China successfully lands its Zhurong rover on Mars

China has successfully landed a spacecraft on Mars, state media announced early on Saturday.

The six-wheeled Zhurong robot was targeting Utopia Planitia, a vast terrain in the planet’s northern hemisphere.

The vehicle used a combination of a protective capsule, a parachute and a rocket platform to make the descent.

The successful touchdown is a remarkable achievement, given the difficult nature of the task.

Only the Americans have really mastered landing on Mars until now. All other countries that have tried have either crashed or lost contact soon after reaching the surface.

Chinese President Xi Jinping congratulated the mission team on its “outstanding achievement” in a special message.

“You were brave enough for the challenge, pursued excellence and placed our country in the advanced ranks of planetary exploration,” he said.

Thomas Zurbuchen, the head of science at the US space agency (Nasa), was quick also to add his own congratulations.

“Together with the global science community, I look forward to the important contributions this mission will make to humanity’s understanding of the Red Planet,” he said.

The Russian space agency, Roscosmos, said the success augured well for its future cooperation with China.

The robot officially landed shortly after 07:00 on Saturday, Beijing time (Friday 23:00 GMT), according to state media.

It took 17 minutes to unfold its solar panels and send a signal back to Earth.

Zhurong, which means God of Fire, was carried to Mars on the Tianwen-1 orbiter, which arrived above the planet in February.

The probe then spent time surveying Utopia, taking high-resolution images to pinpoint the safest place to put the rover down.

The aim with all such ventures is to pick a spot that is devoid of imposing craters and where the landscape isn’t covered in large boulders.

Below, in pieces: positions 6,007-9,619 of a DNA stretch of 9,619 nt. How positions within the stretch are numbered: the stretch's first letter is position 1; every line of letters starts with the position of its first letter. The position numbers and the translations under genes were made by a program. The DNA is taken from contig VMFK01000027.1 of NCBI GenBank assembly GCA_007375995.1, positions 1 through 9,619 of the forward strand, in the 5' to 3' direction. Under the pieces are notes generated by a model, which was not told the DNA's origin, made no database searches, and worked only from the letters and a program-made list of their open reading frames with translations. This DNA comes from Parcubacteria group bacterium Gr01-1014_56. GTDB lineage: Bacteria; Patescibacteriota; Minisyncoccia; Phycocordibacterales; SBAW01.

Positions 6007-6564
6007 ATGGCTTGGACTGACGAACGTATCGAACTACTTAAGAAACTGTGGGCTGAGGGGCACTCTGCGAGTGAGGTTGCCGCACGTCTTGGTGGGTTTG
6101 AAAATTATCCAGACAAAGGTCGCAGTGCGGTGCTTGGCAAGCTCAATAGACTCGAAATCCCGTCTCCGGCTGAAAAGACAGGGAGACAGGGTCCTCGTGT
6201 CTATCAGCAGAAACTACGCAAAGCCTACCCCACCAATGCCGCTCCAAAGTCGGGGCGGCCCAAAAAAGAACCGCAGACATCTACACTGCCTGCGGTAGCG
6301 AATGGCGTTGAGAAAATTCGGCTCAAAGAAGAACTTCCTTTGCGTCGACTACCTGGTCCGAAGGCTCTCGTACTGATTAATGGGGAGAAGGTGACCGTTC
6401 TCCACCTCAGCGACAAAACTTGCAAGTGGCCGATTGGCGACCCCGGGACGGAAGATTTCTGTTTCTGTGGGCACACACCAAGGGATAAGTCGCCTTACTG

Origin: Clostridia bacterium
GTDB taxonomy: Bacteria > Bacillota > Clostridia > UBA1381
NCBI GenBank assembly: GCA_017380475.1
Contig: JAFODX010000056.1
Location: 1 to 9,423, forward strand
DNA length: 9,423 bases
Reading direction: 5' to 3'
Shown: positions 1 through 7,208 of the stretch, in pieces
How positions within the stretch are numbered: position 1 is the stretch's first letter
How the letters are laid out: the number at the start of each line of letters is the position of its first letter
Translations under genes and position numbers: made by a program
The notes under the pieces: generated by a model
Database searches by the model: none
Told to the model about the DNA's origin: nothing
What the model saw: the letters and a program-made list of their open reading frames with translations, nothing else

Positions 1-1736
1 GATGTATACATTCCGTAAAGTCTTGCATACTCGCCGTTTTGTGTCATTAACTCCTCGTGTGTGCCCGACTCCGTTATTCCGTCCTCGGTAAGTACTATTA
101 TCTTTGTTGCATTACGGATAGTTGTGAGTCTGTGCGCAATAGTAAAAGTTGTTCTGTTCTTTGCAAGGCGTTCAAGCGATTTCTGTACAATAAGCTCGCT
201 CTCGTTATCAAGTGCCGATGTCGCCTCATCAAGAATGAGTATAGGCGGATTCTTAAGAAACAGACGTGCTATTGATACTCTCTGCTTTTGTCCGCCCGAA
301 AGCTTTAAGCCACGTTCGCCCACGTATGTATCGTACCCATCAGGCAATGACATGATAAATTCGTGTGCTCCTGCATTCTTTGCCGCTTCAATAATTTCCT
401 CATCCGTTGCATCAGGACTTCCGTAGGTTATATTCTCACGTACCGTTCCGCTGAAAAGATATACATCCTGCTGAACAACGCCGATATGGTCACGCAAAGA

Chinese engineers would have had to follow the landing effort with a time lag.

The current distance to Mars is 320 million km, which means radio messages take almost 18 minutes to reach Earth.

Every stage of the Zhurong robot’s approach to the surface therefore would have been conducted autonomously.

Landing on Mars is always a daunting challenge but China would have had confidence going into the procedure, given the great competence it has shown in its space endeavours of late.

This is a nation that has been putting rovers on the Moon, and bringing lunar samples back to Earth. This month it launched the first segment of a space station above our planet.

Dean Cheng, a research fellow in Chinese political and military affairs at the Washington-based think-tank, The Heritage Foundation, said Saturday’s success would be an enormous fillip to the country.

“From the Chinese perspective, space benefits Chinese diplomacy, Chinese technology; it’s a great advertisement; it reinforces the legitimacy of the Chinese Communist Party to its own people.

“Space always has military implications, and conversely, by going to Mars, it demonstrates that China can contribute to what they term the global pool of human knowledge,” he told BBC News.

America put down its latest rover, Perseverance, in February. Europe, which has twice failed with landing attempts, will send a rover to Mars next year (in a joint project with the Russians).

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